Packers Getting What They're Emphasizing

Despite a rash of injuries stealing the headlines, this Packers team might be better equipped for late-season and playoff football more than any in a long time. Why? Because they've reached levels not seen in a long time in two key statistical categories.

The last time the Green Bay Packers saw this level of production working together in the trenches, Mike McCarthy was coordinating the offense for the New Orleans Saints and Aaron Rodgers was finishing up his senior season at Pleasant Valley High in Chico, Calif.

It was fall of 2001, and after missing out on the playoffs the previous two seasons, the Packers started off by outscoring their opponents 93-13 over the first three games. At the crux of that dominance was the Packers' efforts on the ground on both sides of the ball.

Following a Week 3 victory at Carolina, the Packers were third in the league in rushing offense and first in run defense. In the 12 years since, they haven't come close to matching those numbers at the same time in any given week.

Until now.

Through five games, the Packers have steadily marched up to fifth in rushing offense (140.8 yards per game) and third in run defense (78.2 yards per game). No team in the NFL has a better combined ranking in those two categories. Who would have predicted that at the beginning of the season?

"Any time you emphasize an area of your football team, a situation, you'll definitely want improvement," said McCarthy on Wednesday regarding whether the improvement on both sides of the ball is tied to practices dating back to training camp. "You know, that's why you have the scheduling. You keep track of all those things. You can't emphasize every single situation as far as giving an extra rep, giving it extra time. It's kind of a moving target as your team grows, as your team changes, the veterans on your team. So, those are things that I always go through. We didn't put a whole lot more time into the run game on both sides than we have in the past as far as normal down and distance. We did a little bit more half-line drill work that I hope is part of what's going on because it's been good work for us. I think it's been a safer drill for us. But at the end of the day, you really have to give credit to the players."

While the Packers' offense always will start with Rodgers, its running game is no longer taking a back seat. For four straight games, the unit has produced more than 135 rushing yards. And with 704 yards total, it has its highest output through the first five games of a season since 1989.

For McCarthy, it starts with attempts. In the final 10 games of last season, the Packers ran the ball almost five times more per game than over the first eight games. The team's per-carry average, under those parameters, went from 3.7 to 4.1. This season, the Packers are on par with the number of attempts over the final 10 games of last season. With the addition of rookies Eddie Lacy and Johnathan Franklin, improvement from James Starks and a season-long 67-yard run out of the backfield from Randall Cobb, the run game has produced 5.2 yards per carry, third best in the NFL. On first-down runs, the Packers are averaging a league-leading 5.7 yards per carry.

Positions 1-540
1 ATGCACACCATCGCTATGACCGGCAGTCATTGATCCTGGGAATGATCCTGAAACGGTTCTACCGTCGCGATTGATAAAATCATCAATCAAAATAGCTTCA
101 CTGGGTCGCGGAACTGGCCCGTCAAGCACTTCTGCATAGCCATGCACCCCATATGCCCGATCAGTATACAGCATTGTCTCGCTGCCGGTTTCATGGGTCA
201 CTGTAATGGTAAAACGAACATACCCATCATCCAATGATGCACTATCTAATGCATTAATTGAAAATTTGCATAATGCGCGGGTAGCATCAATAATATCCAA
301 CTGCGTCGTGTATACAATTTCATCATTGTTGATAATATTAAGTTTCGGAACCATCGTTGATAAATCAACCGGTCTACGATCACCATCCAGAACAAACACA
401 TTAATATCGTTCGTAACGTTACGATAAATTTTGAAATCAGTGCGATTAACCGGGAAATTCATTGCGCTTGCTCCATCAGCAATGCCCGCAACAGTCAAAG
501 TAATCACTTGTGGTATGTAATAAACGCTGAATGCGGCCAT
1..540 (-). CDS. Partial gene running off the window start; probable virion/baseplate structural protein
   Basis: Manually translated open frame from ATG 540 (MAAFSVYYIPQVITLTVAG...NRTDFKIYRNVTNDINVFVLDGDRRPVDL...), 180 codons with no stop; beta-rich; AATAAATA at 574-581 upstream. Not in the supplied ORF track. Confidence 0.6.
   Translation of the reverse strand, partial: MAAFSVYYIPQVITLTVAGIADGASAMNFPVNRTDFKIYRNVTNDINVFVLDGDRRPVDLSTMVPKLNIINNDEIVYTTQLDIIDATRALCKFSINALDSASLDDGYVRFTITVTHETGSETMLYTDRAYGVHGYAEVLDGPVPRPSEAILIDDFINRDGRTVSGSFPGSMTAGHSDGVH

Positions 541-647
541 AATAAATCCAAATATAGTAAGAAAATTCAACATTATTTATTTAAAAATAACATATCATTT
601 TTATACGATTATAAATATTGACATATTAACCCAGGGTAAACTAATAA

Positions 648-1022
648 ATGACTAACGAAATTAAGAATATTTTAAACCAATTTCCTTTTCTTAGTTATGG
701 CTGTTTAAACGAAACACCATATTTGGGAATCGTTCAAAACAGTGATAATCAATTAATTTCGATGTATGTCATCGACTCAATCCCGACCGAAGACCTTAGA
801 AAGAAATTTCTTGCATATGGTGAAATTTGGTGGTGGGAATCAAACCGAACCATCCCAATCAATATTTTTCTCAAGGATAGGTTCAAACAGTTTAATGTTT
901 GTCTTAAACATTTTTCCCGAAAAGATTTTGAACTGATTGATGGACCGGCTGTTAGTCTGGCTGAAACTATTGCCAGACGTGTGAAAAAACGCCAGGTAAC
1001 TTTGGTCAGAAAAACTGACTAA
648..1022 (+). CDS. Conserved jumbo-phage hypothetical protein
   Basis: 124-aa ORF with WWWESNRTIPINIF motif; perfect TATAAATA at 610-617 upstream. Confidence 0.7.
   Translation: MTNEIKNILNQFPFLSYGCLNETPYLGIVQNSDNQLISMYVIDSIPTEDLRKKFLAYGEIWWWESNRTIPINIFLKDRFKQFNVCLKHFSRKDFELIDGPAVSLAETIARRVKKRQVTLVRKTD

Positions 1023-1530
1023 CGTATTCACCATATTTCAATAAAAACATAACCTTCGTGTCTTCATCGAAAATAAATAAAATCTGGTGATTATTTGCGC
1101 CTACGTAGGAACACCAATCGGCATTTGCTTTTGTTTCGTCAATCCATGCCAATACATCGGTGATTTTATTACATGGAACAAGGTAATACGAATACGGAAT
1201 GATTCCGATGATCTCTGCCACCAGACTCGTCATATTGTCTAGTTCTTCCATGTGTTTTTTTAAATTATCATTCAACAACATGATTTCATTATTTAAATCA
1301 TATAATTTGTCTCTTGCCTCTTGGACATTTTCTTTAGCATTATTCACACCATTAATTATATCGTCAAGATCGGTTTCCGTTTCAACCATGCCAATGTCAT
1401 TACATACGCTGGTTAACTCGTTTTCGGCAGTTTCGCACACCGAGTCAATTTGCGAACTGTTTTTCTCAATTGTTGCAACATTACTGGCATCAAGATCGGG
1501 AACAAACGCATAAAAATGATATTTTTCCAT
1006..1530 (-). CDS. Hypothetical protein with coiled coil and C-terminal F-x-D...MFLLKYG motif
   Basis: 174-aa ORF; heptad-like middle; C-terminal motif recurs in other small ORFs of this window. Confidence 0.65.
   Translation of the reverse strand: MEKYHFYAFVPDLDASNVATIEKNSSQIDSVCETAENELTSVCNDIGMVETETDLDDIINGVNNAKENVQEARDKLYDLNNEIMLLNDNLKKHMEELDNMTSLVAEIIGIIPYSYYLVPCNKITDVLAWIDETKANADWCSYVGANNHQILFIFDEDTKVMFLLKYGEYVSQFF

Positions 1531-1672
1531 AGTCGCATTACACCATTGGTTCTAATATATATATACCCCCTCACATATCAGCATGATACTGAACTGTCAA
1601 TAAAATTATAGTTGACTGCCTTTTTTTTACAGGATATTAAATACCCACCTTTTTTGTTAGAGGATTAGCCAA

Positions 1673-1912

Lattimore stuffs Rice last week. Patrick Smith/Getty Images

Defensively, the Packers' front seven has been stout. Under defensive coordinator Dom Capers, the run defense – 2009 notwithstanding – has generally been a middle-of-the-pack unit in the league. But this season there is a noticeable difference. In Week 1, the San Francisco 49ers' Frank Gore ran for just 44 yards on 21 carries after hitting the Packers for an average of 115.5 yards and 5.9 yards per carry in two games last season. In Week 5, one of the league's hottest backs, the Detroit Lions' Reggie Bush, had 44 yards on 13 carries. And last week, the Baltimore Ravens' Ray Rice could muster up only 34 yards on 14 carries against the Packers.

"I think it's a combination of things," said Capers. "I think our guys, I think probably some guys would question our run defense the last year or two. I've always felt like we could stop the run with the guys we had but we're just playing it better right now. We're executing it better. I think our front guys are doing a nice job of technique. I think our linebackers are being decisive in terms of gap fits. Our secondary guys, when they come down, are doing a pretty nice job of showing up where they need to show up.

"We do a combo drill every week, which is kind of a live half-line drill up front. You saw us do a little bit of that in training camp. I think our guys like the drill. It's a physical drill. They get three shots apiece on each side, which is basically what run defense is all about is being physical and whipping the guy over you and controlling your gap and being disciplined and having everyone fit together."

While turnovers often have been Capers' saving grace over the past four years in Green Bay, the Packers are getting the job done this season without the aid of interceptions and fumbles. Take away a four-turnover performance at Cincinnati (albeit in a loss), and the Packers have had just two turnovers in the other four games.

Instead, the run defense has been the reliable factor. The Packers are the only team not to allow 110 net rushing yards in any game this season. After giving up 4.5 yards per carry in 2012 and 4.7 in 2011 and 2010, the Packers are third in the league this season at 3.4. The Packers' best mark in the regular season under Capers came in 2009 at 3.6. That season they were No. 1 in the league in run defense allowing just 83.3 yards per game.

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Matt Tevsh has covered the Packers since 1996. E-mail him at

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